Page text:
The United States will inaugurate its 45th president, Donald Trump, this week. Economists and policymakers continue to debate Trump’s public statements about U.S. trade policy, which entails placing a 45 percent tariff on imports from China. The question on the mind of business owners is how they will be affected. This piece evaluates how business owners can develop an effective business strategy, should these statements actually become practice. The piece goes further to offer policy recommendations that will reduce the chance of a trade war, while increasing the benefits of international trade for businesses, the economy, workers and consumers.
What is the current trade balance between China and the United States?
The U.S. trade deficit in goods and services with China has increased 44 percent from 2009 to 2014. U.S. exports to China jumped 90% during the same period, and U.S. imports from China grew by 57%. Although exports showed a greater increase than imports, the value of U.S. imports still surpass that of U.S. exports to China.
What Does History Reveal About Trump’s Current Proposal?
President-elect Trump has argued for placing tariffs as high as 45 percent on goods coming from China in an effort to restore U.S. manufacturing jobs. A number of articles illustrate how such a practice would result in increased costs for U.S. consumers.
History has shown that enacting a protectionist policy does not work. In 1930, President Herbert Hoover signed the Smoot-Hawley tariff bill, which started out with high tariffs on agricultural imports and later included manufactured goods. The Smoot-Hawley tariff bill is considered one of the largest tariff increases in U.S. history. The effects of the bill were detrimental to the U.S. economy, which many economists predicted. In a letter to President Hoover, economists and other leaders wrote:
We do not believe that American manufacturers, in general, need higher tariffs. The report of the President’s Committee on Recent Economic Changes has shown that industrial efficiency has increased, that costs have fallen, that profits have grown with amazing rapidity since the end of the World War. Already our factories supply our people with over 96 percent of the manufactured goods which they consume, and our producers look to foreign markets to absorb the increasing output of their machines.
As a result of the bill, trade contracted dramatically from a year earlier, and a number of countries began to implement their own protectionist policies to reduce dependence on U.S. goods.
What Can Business Owners Do Should There Be a Trade War with China?
Last year, during a training session for business owners in California, a gentleman explained to me that he was affected by U.S. tariffs against Chinese tires. Unlike Trump’s proposals for tariffs against all Chinese goods, these tariffs on specific product are allowed by the World Trade Organization (see the next section about the WTO dispute settlement process). In the case referenced here, the business owner explained that his costs of production increased and wanted to know what he could do in the meantime.
My best response was to consider diversifying his import market. In other words, identify those markets that manufacture the same item at a lower cost. The next step would be to look at those markets that have signed a trade agreement with the United States or that are a part of preferential access programs, such as the Generalized System of Preferences. These free trade agreements and other trade programs allow businesses to import goods into the United States without having to pay tariffs, or taxes, on imports from member countries.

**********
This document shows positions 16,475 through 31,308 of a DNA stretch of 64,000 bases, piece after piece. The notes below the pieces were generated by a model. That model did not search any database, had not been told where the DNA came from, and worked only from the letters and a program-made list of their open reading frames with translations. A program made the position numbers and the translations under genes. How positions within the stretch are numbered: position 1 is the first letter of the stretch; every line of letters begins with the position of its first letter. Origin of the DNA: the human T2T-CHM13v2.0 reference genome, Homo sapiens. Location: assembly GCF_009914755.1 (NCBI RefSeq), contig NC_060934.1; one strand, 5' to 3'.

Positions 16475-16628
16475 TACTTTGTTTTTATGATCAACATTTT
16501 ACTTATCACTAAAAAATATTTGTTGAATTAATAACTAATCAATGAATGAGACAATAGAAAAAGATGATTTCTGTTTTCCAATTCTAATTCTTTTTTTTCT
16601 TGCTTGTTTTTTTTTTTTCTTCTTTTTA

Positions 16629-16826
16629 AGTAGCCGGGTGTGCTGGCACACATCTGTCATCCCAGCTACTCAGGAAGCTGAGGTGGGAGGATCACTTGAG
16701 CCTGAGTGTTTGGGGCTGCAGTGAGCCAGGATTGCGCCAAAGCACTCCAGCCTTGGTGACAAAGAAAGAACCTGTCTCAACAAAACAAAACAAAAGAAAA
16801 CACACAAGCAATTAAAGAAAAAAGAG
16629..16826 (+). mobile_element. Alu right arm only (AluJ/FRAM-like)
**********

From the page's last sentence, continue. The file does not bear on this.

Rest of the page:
What Direction Should U.S. Policy Take?
Embracing a protectionist policy against such an important trading partner is not the answer. As pointed out in an earlier piece, protectionism is a quick, reactive response that ignores deeper issues such as education and modern technology. (See how the trucking industry will be affected by self-driving trucks, which, of course, will affect employment in logistics and other related industries.) This approach does not guarantee a dramatic increase in jobs. Furthermore, unilateral high tariffs do not limit competition from other lower cost producers.
Rather, U.S. policy should continue to use the institutions that are already put in place to address unfair trade practices on the part of WTO members. For instance, the United States filed a complaint at the WTO-level about Chinese truck and bus tires that were subsidized and sold in the United States below market value. The WTO ruled in favor of the United States and allowed the United States to impose tariffs of around 20% on tire imports from China. The United States has brought similar cases against other countries that it has found to engage in trade practices that violate WTO rules (See my piece on Obama’s legacy, which includes a discussion about U.S. dispute cases before the WTO.)
Otherwise, implementing tariffs across the board on Chinese goods could place the United States in violation of WTO rules. In turn, China can also file complaints against the United States and receive permission to raise tariffs on numerous U.S. goods.
My only hope is that U.S. trade policy will be built on sound research rather than quick emotion and rhetoric under the next administration. Trade policies have provided U.S. businesses with an opportunity to compete in the international market. Even with the next administration’s focus on China, there are still opportunities for U.S. importers and exporters to compete in the global economy.
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